The Institute for Advanced Study has had a year-long special program devoted to the Univalent Foundations Program.

At the end of this they have produced a book and a code repository.

At the end of this we see a blog entry in Scientific American claiming:

...it could provide a new, self-contained foundation for all of mathematics.

Now this is a bold claim. By contrast I can see humbler claims such as a simple proof in Agda that the sum of two odds is always an even.

My question is: What novel research did these guys actually produce at the end of the year? All the article indicates is that they wrote some code in Agda. Is it just that we have a new view of Martin-Löf type theory with some applications?


  • I understand the broader ideas of Martin-Löf type theory as it relates to the isomorphism between Types and Proofs.
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    $\begingroup$ I don't see the connection between the Univalent Foundations Program and the Simple Agda proof. $\endgroup$ Dec 15 '13 at 9:43
  • $\begingroup$ My question was getting at what 'their Agda/Coq proofs' added up to. I presented a simple example of another well written Agda proof that didn't claim to be the foundations of mathematics. $\endgroup$
    – hawkeye
    Dec 15 '13 at 10:46
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    $\begingroup$ Giant apples vs small oranges. $\endgroup$ Dec 15 '13 at 11:12

The book is itself representative of the research product of the program. The code that they wrote actually is mostly in Coq, to my knowledge, and certainly the development that accompanies the book was written in Coq.

Homotopy Type Theory itself essentially constitutes Martin-Löf, together with the univalence axiom, which essentially states that equivalent types are equal. The notion of equivalence comes from a view that establishes a connection between a synthetic homotopy theory and Martin-Löf type theory, hence the name. This axiom gives way to a powerful type theory that the book shows is capable of reasoning about a lot of important existing foundational mathematics.

In fact, part 2 of the book comprises developments of a more traditional, topologically-motivated version of homotopy theory, set theory, category theory, and a nice constructive presentation of the real numbers. I have not explored the Coq code that much yet, but my understanding is that all of these presentations are accompanied by corresponding Coq source. Since we can formulate all of these important foundations entirely within homotopy type theory, the hypothesis that it might be an important foundation for mathematics going forward makes sense. The idea is that mathematicians will be able to extend these seminal developments towards more results in fields like algebra, topology, and analysis.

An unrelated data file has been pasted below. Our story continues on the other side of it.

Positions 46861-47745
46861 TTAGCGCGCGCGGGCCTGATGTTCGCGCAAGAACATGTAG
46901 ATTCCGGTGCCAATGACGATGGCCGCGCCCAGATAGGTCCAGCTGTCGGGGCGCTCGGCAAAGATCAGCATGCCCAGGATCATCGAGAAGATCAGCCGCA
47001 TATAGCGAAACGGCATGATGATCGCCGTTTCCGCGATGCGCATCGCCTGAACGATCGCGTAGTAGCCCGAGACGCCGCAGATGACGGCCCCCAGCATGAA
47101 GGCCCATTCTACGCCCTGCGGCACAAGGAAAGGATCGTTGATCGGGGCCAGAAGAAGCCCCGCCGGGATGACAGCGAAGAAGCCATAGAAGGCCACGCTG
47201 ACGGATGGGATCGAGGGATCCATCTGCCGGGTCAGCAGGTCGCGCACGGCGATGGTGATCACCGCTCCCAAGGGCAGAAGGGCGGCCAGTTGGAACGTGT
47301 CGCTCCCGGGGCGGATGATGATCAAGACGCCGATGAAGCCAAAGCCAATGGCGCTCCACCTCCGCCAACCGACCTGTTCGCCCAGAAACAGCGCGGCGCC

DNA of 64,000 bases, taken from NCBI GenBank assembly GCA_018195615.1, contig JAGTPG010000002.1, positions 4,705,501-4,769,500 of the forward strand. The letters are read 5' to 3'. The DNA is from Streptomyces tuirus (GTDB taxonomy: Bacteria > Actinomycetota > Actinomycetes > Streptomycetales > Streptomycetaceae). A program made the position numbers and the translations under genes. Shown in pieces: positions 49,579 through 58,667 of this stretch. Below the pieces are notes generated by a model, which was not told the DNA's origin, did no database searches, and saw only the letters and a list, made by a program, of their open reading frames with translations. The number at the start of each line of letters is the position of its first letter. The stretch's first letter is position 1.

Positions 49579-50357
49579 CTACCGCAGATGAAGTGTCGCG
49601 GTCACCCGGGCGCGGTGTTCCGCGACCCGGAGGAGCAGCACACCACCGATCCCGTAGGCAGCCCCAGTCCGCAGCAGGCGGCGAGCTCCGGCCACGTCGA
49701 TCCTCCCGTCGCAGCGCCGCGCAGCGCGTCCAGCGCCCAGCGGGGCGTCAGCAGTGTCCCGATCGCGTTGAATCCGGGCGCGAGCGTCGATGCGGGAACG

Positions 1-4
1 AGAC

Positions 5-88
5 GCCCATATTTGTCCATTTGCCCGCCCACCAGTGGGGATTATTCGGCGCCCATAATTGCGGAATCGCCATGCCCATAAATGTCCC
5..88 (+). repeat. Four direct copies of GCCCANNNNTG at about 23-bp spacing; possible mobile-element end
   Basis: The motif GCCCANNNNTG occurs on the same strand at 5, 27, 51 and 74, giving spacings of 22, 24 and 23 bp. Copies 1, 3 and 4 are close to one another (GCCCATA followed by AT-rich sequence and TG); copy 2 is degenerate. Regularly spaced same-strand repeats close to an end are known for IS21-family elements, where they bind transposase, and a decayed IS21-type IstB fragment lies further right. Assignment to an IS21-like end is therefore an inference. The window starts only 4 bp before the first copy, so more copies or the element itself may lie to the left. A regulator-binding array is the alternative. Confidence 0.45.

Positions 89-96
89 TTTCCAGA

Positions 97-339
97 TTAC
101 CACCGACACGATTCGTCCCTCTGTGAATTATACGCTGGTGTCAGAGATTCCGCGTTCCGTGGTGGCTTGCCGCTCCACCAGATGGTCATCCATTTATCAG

Inasmuch as homotopy type theory pertains to being able to do mathematics in Coq via the Curry-Howard correspondence, you can think of homotopy type theory as corresponding to a more powerful instance of Curry-Howard. The most exciting contribution of this work is really that it gives mathematicians language for speaking about mathematics in terms of type theory, and the idea is that this should enable on the one hand, more mathematics being accompanied by mechanized proofs in provers like Coq, as well as computer proofs that correspond more closely to their plain English equivalents. Anyone who has used Coq will tell you that the proofs that you produce often don't end up looking much like equivalent plain-English proofs at all.

  • $\begingroup$ So you're essentially saying they spent some time doing the building blocks - but they haven't added up to anything of consequence yet. $\endgroup$
    – hawkeye
    Dec 15 '13 at 10:48
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    $\begingroup$ It really depends on what you mean by "consequence". Some really non-trivial theorems (like $\pi_1(S^1)=\mathbb{Z}$) have been formally proven in this framework, with the advantage that both the expression and proof are relatively simple with this new formulation. The blog has many discussions of such results. homotopytypetheory.org/blog $\endgroup$
    – cody
    Dec 18 '13 at 13:23
  • $\begingroup$ what do you mean by "synthetic homotopy theory"? $\endgroup$ Jan 18 '18 at 15:03
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    $\begingroup$ @jonaprieto Synthetic homotopy theory means that we deduce theorems about the homotopy types of spaces using only model-invariant properties of those types and not specific models, like CW-complexes, topological spaces or simplicial sets. This is analogous to e.g. synthetic Euclidean geometry, which proves theorems by directly manipulating with curves using geometric constructions, as opposed to the analytic approach, which chooses one of the non-unique encodings of those curves as solutions to equations and manipulates those representing equations. $\endgroup$ Feb 14 '18 at 2:30
  • $\begingroup$ Similarly, in synthetic homotopy theory we may talk about contractibility of certain spaces, about path fibrations and homotopies, but we cannot e.g. talk about the set of points of some space, distinguish homotopy equivalent spaces, like $\mathbb R^n$ for various $n$, or use homotopy non-invariant properties, like the definition of a circle as a subset in $\mathbb R^2$ (since the plane and all its subsets are contractible). $\endgroup$ Feb 14 '18 at 2:32

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